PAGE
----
A project by xClinic Environmental Health Clinic at NYU and the Living Architecture Lab at Columbia Graduate School of Architecture, Planning and Preservation, AMPHIBIOUS ARCHITECTURE attempts to generate a new dialogue between the environment and us.
The description, quoted from the site, since it’s more clear than my attempt at synthesizing the information would be:
“Installed at two sites along the East and the Bronx Rivers in New York, the project is a network of floating interactive buoys housing a range of sensors below water and an array of LEDs above water. The sensors monitor water quality, the presence of fish, and human interest in the river’s ecosystem, while the lights respond to the sensors, creating feedback loops between humans, fish in their shared environment.
Additionally an SMS interface allows homo-citizens to text-message the fish and receive real-time information about the river, contributing towards the collective display of human interest in the aquatic environment. The aim of which is to simultaneously spark a larger public interest and dialogue about our local waterways.”
These are the sensors lit up before being installed in the river. To see some video of the sensors actually installed and floating, you’ll have to check out the site’s landing page.
This is an image of some of the sensors lit up, being activated by passing fish, water conditions, and text messages. It’s an amazing cool project, especially given our proximity and recent interest in imagining some kind of Detroit River based project.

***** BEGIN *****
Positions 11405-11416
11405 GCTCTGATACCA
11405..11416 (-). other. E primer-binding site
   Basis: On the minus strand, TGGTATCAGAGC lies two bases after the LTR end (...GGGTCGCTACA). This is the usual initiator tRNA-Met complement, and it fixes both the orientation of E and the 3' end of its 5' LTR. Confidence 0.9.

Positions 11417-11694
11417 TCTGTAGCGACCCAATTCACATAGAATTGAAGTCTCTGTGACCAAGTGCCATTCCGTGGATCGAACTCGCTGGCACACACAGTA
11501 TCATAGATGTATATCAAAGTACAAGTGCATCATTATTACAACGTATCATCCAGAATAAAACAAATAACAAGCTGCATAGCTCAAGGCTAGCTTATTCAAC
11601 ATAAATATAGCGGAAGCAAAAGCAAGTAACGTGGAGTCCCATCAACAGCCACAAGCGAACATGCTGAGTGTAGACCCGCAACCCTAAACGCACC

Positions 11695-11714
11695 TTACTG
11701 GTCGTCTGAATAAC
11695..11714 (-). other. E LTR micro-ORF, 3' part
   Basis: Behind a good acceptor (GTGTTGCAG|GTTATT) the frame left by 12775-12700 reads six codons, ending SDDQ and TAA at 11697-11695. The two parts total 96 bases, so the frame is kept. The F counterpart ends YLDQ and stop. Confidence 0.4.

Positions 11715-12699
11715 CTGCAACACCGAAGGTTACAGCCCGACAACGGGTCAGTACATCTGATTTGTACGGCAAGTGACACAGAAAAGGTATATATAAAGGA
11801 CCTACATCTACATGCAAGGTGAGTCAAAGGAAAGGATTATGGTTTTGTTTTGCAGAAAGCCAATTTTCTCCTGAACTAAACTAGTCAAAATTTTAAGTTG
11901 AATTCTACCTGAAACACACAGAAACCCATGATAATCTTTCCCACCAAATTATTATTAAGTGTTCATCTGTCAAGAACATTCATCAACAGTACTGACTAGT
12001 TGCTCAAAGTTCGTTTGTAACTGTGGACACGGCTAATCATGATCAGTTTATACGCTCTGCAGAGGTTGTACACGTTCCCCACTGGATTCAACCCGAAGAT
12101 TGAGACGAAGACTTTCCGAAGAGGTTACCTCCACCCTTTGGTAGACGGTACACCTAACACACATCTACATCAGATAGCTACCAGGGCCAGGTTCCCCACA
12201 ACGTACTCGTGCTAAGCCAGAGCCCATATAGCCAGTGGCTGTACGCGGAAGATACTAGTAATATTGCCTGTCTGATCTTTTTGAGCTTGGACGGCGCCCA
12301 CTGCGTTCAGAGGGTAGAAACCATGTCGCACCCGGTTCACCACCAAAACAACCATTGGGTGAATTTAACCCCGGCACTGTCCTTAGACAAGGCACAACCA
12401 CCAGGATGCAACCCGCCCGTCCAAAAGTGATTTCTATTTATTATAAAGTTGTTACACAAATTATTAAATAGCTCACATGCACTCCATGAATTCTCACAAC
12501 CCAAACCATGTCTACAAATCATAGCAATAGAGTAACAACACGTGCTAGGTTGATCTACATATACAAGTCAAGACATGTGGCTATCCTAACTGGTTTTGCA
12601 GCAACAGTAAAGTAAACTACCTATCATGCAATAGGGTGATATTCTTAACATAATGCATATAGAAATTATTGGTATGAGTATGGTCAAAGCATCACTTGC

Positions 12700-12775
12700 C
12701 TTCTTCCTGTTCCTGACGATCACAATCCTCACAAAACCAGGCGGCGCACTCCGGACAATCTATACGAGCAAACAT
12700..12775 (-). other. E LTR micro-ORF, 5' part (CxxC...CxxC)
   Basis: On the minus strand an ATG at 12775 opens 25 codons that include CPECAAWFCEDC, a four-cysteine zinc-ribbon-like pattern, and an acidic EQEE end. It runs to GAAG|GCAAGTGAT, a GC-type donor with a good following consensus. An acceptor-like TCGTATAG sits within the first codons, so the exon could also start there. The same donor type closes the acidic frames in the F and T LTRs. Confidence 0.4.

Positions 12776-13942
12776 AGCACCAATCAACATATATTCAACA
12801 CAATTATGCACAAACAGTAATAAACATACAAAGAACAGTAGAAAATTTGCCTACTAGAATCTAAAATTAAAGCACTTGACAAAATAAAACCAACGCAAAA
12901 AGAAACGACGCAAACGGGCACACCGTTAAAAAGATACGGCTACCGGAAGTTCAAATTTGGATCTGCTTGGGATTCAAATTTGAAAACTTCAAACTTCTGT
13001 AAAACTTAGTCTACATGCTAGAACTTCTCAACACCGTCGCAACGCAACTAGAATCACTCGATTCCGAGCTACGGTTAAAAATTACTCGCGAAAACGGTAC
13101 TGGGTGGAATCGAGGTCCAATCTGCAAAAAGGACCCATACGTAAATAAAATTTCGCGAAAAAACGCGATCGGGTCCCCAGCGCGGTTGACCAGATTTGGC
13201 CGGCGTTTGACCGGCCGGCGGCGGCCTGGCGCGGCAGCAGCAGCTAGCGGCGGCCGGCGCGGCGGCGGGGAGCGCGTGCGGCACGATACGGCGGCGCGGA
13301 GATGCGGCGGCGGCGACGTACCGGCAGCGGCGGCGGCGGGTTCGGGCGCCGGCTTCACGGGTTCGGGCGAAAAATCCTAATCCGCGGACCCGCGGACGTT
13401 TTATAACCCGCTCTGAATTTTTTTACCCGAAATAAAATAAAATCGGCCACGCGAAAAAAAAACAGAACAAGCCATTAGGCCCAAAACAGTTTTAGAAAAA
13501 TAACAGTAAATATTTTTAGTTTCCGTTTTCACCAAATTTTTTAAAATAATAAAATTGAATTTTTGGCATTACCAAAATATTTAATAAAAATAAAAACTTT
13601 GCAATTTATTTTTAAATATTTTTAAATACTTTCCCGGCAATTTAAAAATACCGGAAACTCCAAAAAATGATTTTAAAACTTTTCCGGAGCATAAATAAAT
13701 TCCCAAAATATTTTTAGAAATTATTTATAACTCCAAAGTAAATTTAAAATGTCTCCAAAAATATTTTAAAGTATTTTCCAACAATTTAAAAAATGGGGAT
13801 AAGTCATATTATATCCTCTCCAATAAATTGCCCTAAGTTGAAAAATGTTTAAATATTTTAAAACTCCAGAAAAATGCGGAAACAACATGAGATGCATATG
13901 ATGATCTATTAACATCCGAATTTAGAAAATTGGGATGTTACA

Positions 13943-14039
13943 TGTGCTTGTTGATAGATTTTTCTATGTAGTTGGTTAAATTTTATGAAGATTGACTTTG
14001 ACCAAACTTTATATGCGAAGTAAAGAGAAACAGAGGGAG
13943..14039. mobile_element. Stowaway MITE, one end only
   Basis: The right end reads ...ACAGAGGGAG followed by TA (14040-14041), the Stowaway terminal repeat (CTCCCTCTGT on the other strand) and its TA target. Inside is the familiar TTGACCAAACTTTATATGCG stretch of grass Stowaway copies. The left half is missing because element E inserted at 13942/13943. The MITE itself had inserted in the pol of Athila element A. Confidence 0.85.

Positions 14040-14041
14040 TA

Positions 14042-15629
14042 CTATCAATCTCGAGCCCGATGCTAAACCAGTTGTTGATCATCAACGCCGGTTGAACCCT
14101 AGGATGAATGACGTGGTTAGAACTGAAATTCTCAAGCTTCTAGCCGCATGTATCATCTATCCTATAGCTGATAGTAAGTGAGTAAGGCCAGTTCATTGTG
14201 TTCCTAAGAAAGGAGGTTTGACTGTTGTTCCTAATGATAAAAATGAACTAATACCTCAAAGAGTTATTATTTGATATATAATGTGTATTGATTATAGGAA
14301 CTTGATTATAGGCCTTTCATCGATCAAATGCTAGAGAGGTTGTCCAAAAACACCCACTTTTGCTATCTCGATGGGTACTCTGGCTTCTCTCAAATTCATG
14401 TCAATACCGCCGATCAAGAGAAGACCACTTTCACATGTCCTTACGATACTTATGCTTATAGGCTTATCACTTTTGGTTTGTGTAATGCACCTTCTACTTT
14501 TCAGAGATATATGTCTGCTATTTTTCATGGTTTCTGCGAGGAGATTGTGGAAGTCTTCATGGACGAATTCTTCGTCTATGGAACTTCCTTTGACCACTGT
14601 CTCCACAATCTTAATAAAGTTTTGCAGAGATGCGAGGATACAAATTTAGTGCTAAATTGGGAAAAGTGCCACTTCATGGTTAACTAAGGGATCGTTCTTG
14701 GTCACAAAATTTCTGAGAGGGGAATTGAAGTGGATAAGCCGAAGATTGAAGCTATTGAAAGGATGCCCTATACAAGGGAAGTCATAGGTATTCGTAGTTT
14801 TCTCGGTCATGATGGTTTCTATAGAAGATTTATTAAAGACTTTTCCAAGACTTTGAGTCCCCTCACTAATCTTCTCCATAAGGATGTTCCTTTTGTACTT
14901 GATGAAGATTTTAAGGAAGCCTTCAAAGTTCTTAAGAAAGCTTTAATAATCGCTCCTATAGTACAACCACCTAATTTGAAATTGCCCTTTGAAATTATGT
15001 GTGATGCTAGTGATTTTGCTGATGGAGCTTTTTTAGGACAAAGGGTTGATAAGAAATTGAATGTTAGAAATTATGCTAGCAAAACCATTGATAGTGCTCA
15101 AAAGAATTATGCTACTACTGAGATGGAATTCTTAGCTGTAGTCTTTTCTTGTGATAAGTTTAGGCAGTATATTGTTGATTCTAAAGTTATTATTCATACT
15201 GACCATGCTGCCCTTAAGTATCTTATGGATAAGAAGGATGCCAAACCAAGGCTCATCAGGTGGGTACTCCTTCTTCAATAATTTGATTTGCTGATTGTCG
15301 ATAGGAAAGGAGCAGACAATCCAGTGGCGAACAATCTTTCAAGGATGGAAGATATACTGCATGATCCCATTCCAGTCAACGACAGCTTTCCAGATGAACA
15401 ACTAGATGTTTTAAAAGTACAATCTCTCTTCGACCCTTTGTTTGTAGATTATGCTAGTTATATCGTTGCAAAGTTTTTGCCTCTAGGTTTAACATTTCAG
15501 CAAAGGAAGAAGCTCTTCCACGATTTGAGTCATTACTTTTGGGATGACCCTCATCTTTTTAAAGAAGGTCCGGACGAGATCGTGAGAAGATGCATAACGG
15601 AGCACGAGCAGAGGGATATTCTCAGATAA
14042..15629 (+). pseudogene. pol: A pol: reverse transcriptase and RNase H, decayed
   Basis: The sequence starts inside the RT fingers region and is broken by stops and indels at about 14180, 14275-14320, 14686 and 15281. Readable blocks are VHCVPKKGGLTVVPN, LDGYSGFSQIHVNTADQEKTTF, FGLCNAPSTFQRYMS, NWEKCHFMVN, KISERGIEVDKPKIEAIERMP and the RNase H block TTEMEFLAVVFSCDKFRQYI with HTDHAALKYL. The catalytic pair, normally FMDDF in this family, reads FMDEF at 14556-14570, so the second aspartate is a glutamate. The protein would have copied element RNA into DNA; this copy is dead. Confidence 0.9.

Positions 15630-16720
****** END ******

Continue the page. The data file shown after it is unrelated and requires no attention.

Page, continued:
Designed at MIT, this robotic fish can swim to detect environmental pollutants in the water and inspect oil and gas pipelines.
Check Natalie Jeremijenko for interesting environmental monitoring projects that cross art and science, and imagine how good this could be for charting the flow of pollution in the Detroit River.
Installed alongside Huron Church Road, this large sculpture was made by Billie McLaughlin for Rod Strickland’s Advanced Sculpture class. The project requirements involved sourcing all the material for the work from existing sources (a zero-footprint sculpture). The 9 ft tall wooden gas mask was made from 100% reused wood, salvaged from the garbage of our community.
In The Air is a data visualization project initiated at MediaLab-Prado in Madrid. The project has taken a large dataset consisting of a year’s worth of air quality readings from Madrid and is beginning to realize a number of ways to make visible the invisible agents of the city’s air (gases, particles, pollen, etc). In The Air is using both web interfaces and physical prototypes for representing the data, and while the web component looks very slick, I’m considerably more interested in the physical parts.
I’m not sure how well the images read above, but those are some examples of their process as they work their way through Arduino-controlled contraptions that will spray out different colours of mist depending on the air quality data. There’s a video of one of their failed attempts on Serial Cosign, which is where I originally saw the project.
Seeing people do stuff is inspiring.
Statlab by Tjerk Stoop is an environmental art project, creating an analog visualization of air quality. From Stoop’s website, “It displays the daily average of CO2 concentration trough a chemical reaction where chalk particles are formed. The result is an analogue graph where the difference in the amount of chalk particles per tank is a global measure for the fluctuating CO2 concentration within one week.” Great to see physical/analog visualization presenting important data in a clear manner (well, assuming you read the accompanying text).